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State v. Menchu

Court of Appeals of Ohio, Second District, Montgomery

October 20, 2017

STATE OF OHIO Plaintiff-Appellee
v.
JOSE M.S. MENCHU Defendant-Appellant

         Criminal Appeal from Common Pleas Court Trial Court Case No. 2014-CR-3738

          MATHIAS H. HECK, JR., by MICHAEL J. SCARPELLI, Atty. Reg. No. 0093662, Assistant Prosecuting Attorney, Montgomery County Prosecutor's Office, Appellate Division, Montgomery County Courts Building, Attorney for Plaintiff-Appellee

          JOHN S. PINARD, Atty. Reg. No. 0085567, Attorney for Defendant-Appellant

          OPINION

          TUCKER, J.

         {¶ 1} Defendant-appellant Jose Menchu appeals from his conviction and sentence for trafficking in cocaine. He contends that he was denied the effective assistance of counsel because his attorney failed to seek suppression of evidence seized following a traffic stop. We conclude that Menchu has failed to demonstrate that counsel's conduct fell below an objective standard of reasonableness. Accordingly, the judgment of the trial court is affirmed.

         I. Facts and Procedural History

         {¶ 2} On October 28, 2014, members of the Montgomery County Sheriffs Office R.A.N.G.E. Task Force and the Bulk Smuggling Task Force were involved in an investigation of possible drug activity associated with a residence located at 2149 East Fifth Street in Dayton. On that day, members of the Task Force were watching the residence when, at approximately 7:00 p.m., they observed a blue panel van park at the residence. A man, later identified as Menchu, was observed exiting the van and entering the home. A few minutes later, Menchu exited the residence carrying a plastic grocery bag that he did not have when he entered the home. He returned to the van and drove away.

         {¶ 3} Montgomery County Sheriffs Deputy Joseph Caito was participating in the Task Force investigation. On that day, he was in a marked cruiser with his K-9 parter, Gunner. He was sitting at a location on Third Street when he received instructions to look for and follow the van and, if possible, execute a traffic stop. Caito observed the van, and after the van turned onto Third Street, he began to follow it. Caito noticed that the van's rear license plate light was not illuminated, and he, based upon this, initiated a traffic stop. Caito made contact with Menchu who voluntarily admitted that he was not in the United States legally and that he had no valid driver's license.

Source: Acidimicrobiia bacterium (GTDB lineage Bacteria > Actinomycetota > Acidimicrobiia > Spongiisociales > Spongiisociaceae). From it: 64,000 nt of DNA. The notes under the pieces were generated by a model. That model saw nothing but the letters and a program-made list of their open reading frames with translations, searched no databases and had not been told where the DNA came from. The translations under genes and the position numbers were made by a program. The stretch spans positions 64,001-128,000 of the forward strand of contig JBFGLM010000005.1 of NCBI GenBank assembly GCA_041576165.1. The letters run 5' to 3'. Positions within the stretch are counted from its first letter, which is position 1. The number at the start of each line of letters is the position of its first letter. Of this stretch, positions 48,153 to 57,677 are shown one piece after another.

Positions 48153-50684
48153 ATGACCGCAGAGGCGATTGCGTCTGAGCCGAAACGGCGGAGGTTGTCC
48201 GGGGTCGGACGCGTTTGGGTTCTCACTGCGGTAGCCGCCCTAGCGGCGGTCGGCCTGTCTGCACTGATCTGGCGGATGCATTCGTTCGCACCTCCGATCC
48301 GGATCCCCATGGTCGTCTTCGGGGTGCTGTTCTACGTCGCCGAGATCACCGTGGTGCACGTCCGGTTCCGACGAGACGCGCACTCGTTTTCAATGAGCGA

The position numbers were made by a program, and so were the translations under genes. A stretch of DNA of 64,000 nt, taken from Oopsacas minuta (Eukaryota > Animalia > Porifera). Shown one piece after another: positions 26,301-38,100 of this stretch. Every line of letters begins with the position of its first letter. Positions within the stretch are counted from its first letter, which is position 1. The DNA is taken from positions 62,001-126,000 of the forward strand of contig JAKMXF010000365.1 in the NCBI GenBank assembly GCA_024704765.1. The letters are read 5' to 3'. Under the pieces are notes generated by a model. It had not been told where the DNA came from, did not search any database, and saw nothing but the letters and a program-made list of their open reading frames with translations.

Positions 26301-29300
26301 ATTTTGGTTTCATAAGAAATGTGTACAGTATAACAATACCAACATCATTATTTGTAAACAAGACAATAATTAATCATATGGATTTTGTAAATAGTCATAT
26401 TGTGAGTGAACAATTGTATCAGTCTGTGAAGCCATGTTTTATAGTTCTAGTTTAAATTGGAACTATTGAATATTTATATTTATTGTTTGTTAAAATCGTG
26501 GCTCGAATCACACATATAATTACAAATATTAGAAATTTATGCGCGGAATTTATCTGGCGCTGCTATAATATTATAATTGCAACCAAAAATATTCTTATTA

{¶ 4} Caito asked Menchu to exit the vehicle. He then deployed Gunner for a free-air sniff around the exterior of the van. Gunner gave a passive alert which indicated the presence of narcotics. A search of the van revealed a plastic grocery bag. The contents of the bag, confirmed to be cocaine, weighed 487 grams. Menchu was taken into custody, and returned to the home at 2149 East Fifth Street. He consented to a search of the house. He was advised of, and waived, his Miranda rights. He stated that he had purchased the cocaine found in the van, and that he was looking for a purchaser.

         {¶ 5} On November 7, 2014, Menchu was indicted on one count of possesson of cocaine (100 grams) in violation of R.C. 2925.11 (A) and one count of trafficking in cocaine (100 grams) in violation of R.C. 2925.03(A)(2). Menchu filed a motion to suppress on December 15, 2014 in which he argued that his waiver of Miranda rights was invalid. He subsequently filed a motion to "expand" his motion to suppress in which he argued that he did not execute a valid consent for the search of his residence. Following hearings, both motions were denied.

         {¶ 6} On January 13, 2016, Menchu filed a motion to suppress and on January 15 a motion for independent drug testing. Both motions were based upon the claim that the cocaine seized was not pure, and, thus, the weight of the seized contraband had to be calculated based upon the weight of the cocaine, as opposed to filler, within the mixture. After hearing arguments from counsel and permitting briefing on the issue, the trial court overruled the motions.

         {¶ 7} Menchu waived his right to trial by jury, and the matter proceeded to a bench trial in October 2016. The trial court found Menchu guilty of both counts of the indictment. The two convictions were merged, and the State elected to proceed to sentencing on the trafficking count. The court sentenced Menchu to a mandatory term of eleven years in prison. Menchu appeals.

         II. Analysis

         {¶ 8} Menchu's sole assignment of error ...


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